The book being reviewed is ``ANSI Common Lisp'' by Paul Graham (ISBN 0-13-370875-6). Information concerning it may be found here.
I didn't learn Common Lisp by reading this book, and one having good foreknowledge of Common Lisp is unlikely to get much value from most of the book. I primarily use this book as a physical resource, when the interactive environment is insufficient and I don't care to use the HyperSpec for a review.
The first chapter does well at explaining how Common Lisp is fundamentally better-suited to problem-solving than other languages, through more constructs and also explaining how its interactive nature allows a different manner of program construction and design.
The following chapters explain increasingly more of the language with nice code examples and graphs. I consider his style unusual or poor at parts, but this is justified by being intended for education and parts of the language not yet being explained, along with personal preferences. I may choose to later criticize his style, however.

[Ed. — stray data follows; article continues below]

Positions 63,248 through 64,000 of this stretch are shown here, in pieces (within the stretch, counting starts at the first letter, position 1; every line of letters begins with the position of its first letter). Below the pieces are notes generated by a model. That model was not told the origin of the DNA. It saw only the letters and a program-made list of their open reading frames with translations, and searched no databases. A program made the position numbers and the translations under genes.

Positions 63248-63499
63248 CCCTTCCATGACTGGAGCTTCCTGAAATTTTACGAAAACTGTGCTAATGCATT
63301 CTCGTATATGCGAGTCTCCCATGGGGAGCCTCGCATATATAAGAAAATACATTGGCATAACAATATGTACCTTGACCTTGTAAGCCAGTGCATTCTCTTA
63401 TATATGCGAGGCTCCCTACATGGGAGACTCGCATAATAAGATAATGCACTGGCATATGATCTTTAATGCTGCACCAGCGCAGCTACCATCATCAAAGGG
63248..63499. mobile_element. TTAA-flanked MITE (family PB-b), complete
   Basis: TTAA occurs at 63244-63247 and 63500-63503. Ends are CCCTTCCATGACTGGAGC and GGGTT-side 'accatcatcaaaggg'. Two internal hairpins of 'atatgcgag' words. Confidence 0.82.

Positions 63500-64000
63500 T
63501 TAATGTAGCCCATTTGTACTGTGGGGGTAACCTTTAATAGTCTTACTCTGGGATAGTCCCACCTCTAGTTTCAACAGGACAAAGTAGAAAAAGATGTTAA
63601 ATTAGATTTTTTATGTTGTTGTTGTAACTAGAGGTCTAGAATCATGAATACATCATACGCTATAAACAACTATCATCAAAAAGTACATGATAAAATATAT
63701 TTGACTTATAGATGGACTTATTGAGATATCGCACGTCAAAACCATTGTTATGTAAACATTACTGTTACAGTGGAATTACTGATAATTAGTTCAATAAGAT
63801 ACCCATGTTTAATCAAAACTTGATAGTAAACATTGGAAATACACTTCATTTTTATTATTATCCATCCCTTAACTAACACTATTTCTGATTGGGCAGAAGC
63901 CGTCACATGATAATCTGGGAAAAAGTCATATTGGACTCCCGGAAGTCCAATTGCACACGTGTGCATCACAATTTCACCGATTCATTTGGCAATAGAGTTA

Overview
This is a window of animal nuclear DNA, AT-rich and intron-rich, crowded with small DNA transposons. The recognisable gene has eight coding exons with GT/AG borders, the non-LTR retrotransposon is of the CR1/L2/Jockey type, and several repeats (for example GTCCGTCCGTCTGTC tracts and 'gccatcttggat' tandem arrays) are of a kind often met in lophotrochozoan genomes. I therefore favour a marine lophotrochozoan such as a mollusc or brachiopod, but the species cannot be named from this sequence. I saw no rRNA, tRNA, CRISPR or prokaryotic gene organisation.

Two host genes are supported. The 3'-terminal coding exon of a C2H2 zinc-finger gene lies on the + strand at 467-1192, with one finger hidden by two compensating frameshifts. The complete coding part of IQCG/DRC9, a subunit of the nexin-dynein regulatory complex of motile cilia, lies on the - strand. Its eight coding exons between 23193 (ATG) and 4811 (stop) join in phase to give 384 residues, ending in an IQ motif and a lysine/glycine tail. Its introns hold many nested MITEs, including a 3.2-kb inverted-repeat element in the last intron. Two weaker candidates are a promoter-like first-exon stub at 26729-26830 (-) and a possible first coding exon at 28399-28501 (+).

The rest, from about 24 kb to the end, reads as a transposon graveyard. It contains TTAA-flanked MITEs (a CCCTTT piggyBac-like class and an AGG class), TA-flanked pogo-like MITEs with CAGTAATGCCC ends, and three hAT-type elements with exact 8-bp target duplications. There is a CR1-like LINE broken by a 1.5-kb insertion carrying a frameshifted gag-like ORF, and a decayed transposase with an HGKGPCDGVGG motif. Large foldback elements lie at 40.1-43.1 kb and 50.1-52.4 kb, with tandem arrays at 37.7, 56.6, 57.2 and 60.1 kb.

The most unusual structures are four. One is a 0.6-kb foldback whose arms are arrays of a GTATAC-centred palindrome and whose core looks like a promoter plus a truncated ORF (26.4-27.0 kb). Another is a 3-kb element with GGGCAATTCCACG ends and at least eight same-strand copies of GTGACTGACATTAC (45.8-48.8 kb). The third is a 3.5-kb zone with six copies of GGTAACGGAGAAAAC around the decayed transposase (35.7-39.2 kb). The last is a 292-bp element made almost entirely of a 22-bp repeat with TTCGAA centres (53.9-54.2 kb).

I will critique how some of his examples could've been quite easily modified to better follow a nice Lisp style and how the ray-tracer sidesteps the true domain complexity, it merely generating a basic file to be viewed with another program.
The thirteenth chapter is where the introduction to the language ends, covering speed optimizations. I agree with him, in that algorithmic optimization is a better use of time. He doesn't mention that tail-call optimization isn't guaranteed by Common Lisp, which is poor. In general, this chapter may be worth taking a read at every now and again, if only because it covers an interesting topic.
In chapter fourteen more advanced topics are covered, but I find this conflicts with the thirteenth, which covers advanced topics on its own. In section 14.2, READ-SEQUENCE isn't mentioned, so this is an error. For section 14.6, I'd think conditions should've been given more importance than they're.
The last three chapters are more examples of varying interest. The first appendix covers some basic debugging advice. The second appendix covers a subset of Common Lisp in itself and would be of more interest without his stylistic oddities and unnecessary name prefixing. The third appendix is nice, if the reader is like me and learned Common Lisp with pre-standardization material and wants an easy note of the changes, although I don't use this, having long internalized these. That final appendix is the most valuable part of the book for me, and I've it bookmarked; this is the language reference and can be rather nice when necessary if one keeps it handy, and this is my main use of the book.
I bought a used copy of this book for ten dollars or so and I don't recommend paying more than that.